A Familiar Crew Adrift in Turbulent Waters

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Warner Bros.

The Perfect Storm

Warner Bros. doesn't want reviewers to reveal the ending of The Perfect Storm. But Wolfgang Petersen's film isn't The Sixth Sense or The Crying Game. It is based on a No. 1 nonfiction best seller. So you may already know what happened to Captain Billy Tyne and the crew of the Andrea Gail when it was caught in the famous North Atlantic maelstrom in 1991. And if you don't, does it matter? Knowing the ending didn't keep many moviegoers from seeing Titanic.

We're good sports; we don't want to spoil The Perfect Storm for the illiterati. But even the multiplex ignoscenti will get enough early clues to know that something wrong is in the wind. Gloucester gal (Diane Lane) to her sailor beau (Mark Wahlberg) before he boards the Andrea Gail: "Don't go, Bobby. I got a bad feelin'." Bobby: "Just one more time, I promise." This dialogue, familiar from a quillion melodramas, is always uttered by the sap about to step into the old dark house, the line of fire or the unforgiving sea. The Perfect Storm has more whispers of impending doom than all the witches in Macbeth.

Sebastian Junger's book could only speculate on the actions of Tyne and his men since, for reasons we can't explain, none of the crew would talk to him. The book was as much a history of commercial fishing as a story of one ship in a storm. So screenwriter Bill Wittliff has given a little storyline to Tyne (George Clooney) and the other Andrea Gailers--except for the black in the crew; he is allowed to provide only background nobility. Murph (John C. Reilly) gets all sniffly and teary bonding with his son. Sully (William Fichtner) is the class malcontent; Bugsy (John Hawkes), the likable loser. Bobby's in love. They are the generic guy group, swapping taunts and testosterone before they band as brothers to fight Rommel or Cochise.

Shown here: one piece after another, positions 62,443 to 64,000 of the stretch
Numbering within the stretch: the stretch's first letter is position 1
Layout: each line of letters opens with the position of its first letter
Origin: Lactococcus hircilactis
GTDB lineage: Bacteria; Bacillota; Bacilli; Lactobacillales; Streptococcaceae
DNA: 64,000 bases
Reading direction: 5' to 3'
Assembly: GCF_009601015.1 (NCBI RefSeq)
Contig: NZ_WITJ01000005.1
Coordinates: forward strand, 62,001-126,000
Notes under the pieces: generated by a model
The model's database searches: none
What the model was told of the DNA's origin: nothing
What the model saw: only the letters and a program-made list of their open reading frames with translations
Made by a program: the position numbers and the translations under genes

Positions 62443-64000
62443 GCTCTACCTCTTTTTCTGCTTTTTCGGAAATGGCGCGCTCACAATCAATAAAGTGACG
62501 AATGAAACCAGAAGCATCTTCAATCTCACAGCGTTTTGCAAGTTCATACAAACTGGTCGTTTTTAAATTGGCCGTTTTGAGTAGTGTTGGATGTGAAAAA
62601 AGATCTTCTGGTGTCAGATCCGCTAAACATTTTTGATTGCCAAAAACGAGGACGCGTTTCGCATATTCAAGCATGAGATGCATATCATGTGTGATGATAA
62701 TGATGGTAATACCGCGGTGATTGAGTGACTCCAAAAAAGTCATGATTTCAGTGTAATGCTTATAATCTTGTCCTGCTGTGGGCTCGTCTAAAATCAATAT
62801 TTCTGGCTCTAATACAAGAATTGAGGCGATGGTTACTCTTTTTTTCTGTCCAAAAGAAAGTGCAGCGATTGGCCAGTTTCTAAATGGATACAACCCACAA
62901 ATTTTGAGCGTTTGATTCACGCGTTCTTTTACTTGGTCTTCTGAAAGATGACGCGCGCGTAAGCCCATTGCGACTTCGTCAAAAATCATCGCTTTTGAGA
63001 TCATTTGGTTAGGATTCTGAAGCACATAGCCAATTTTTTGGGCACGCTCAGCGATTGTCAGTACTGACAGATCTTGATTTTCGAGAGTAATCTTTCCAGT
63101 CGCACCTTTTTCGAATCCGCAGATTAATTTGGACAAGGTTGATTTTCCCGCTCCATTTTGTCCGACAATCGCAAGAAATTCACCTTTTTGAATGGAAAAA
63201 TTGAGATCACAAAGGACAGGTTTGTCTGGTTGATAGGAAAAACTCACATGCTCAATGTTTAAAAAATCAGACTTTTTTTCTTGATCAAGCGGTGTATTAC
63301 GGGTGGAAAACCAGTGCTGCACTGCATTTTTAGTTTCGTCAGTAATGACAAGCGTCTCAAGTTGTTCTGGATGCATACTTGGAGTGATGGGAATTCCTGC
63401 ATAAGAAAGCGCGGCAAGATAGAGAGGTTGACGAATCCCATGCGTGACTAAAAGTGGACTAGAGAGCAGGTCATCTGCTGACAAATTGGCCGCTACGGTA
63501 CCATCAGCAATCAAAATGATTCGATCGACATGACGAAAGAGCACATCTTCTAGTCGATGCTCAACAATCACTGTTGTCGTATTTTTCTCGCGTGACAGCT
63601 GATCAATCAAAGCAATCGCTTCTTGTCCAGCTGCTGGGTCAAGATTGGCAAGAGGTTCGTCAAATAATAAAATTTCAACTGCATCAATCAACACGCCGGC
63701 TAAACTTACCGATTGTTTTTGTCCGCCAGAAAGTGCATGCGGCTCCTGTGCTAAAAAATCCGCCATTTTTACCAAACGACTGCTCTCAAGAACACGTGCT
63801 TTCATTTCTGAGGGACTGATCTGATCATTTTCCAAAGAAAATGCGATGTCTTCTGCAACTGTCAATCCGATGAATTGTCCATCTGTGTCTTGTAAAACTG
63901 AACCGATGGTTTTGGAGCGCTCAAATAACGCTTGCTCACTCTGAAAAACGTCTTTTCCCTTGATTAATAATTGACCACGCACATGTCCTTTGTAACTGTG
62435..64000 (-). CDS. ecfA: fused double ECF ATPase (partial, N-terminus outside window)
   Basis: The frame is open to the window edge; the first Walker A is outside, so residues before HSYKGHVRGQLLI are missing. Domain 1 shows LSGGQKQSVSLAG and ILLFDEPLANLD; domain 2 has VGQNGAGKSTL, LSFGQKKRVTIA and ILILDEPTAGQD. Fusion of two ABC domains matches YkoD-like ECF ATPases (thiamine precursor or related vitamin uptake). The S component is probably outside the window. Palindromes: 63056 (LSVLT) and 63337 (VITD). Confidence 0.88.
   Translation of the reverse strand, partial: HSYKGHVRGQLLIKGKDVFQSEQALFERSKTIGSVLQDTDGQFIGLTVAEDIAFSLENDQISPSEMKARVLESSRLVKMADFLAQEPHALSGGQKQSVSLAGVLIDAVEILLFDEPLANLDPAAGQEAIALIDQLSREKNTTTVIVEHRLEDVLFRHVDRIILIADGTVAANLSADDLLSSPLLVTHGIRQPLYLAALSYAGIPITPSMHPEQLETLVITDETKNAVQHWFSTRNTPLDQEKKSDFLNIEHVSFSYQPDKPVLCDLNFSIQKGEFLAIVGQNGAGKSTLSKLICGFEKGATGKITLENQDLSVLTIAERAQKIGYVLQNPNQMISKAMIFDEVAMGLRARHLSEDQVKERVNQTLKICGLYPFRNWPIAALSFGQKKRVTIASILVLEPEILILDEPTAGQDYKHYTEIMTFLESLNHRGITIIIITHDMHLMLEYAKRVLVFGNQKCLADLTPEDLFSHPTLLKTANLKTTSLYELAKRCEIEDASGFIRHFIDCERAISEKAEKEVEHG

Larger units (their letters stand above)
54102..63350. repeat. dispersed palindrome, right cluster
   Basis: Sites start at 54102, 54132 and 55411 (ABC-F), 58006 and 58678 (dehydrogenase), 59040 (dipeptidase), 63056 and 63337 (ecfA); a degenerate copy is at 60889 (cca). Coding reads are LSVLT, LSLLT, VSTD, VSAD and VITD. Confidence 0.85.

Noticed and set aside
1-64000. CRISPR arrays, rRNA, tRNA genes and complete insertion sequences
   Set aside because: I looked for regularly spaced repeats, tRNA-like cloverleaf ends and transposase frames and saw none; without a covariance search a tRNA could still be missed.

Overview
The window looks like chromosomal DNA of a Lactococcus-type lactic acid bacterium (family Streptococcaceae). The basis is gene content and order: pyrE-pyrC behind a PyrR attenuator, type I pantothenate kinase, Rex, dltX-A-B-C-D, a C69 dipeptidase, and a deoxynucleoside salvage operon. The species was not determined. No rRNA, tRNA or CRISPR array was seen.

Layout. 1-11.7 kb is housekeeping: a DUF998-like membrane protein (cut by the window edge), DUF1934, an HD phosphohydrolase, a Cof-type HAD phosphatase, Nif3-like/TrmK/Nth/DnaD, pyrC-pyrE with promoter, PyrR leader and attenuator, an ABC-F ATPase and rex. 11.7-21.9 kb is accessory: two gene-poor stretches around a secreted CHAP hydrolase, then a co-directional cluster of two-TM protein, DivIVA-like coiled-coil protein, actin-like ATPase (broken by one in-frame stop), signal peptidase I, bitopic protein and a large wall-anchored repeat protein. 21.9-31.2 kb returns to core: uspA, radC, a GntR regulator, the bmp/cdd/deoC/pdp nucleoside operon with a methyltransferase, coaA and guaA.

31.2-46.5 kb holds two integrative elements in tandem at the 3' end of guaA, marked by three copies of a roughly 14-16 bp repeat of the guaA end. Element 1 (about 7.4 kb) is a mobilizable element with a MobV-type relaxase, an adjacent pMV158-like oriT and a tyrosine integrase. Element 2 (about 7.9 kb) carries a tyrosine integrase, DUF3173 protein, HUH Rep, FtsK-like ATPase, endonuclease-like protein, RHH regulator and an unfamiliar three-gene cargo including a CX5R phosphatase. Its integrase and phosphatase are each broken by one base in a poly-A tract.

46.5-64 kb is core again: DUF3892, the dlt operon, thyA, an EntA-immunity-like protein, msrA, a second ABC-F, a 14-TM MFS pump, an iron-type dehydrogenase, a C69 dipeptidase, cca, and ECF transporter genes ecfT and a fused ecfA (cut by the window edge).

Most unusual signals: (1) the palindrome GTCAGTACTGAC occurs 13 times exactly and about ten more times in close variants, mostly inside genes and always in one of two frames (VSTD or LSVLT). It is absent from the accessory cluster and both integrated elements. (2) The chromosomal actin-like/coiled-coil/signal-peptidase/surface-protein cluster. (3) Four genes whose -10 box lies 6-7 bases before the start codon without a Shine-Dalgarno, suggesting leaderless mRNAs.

All sea epics put their audience through this needless lifeboat drill, establishing characters whose main function is to be devoured or drowned. This applies here even to Billy, a tough loner with a sweet spot. Billy could be his own Bogart festival. At first he is the grizzled boat captain in To Have and Have Not; then he's greedy Fred C. Dobbs in The Treasure of the Sierra Madre, risking his mates' lives to make the big score; finally, he nears the daft steeliness of The Caine Mutiny's Captain Queeg. Clooney bends his genial machismo to these darker shadings. But the movie needs him only to be a hero, an action figure with a genial scowl, expectorating cliches like "So this is the moment of truth. This is where we separate the men from the boys." He really says that.

But why bother carping about script lapses involving the crew (or an even sillier subplot of an upper-class twit on a yacht)? Humans are irrelevant to an effects extravaganza. The money shots come out of a computer or a studio tank. And though a storm is not a shark, the technical artistry plugs into a viewer's neurons to create a churning queasiness. You won't be moved. You will get wet.

What's true about The Perfect Storm is true of many effects epics: it's not a bad movie, except for the people.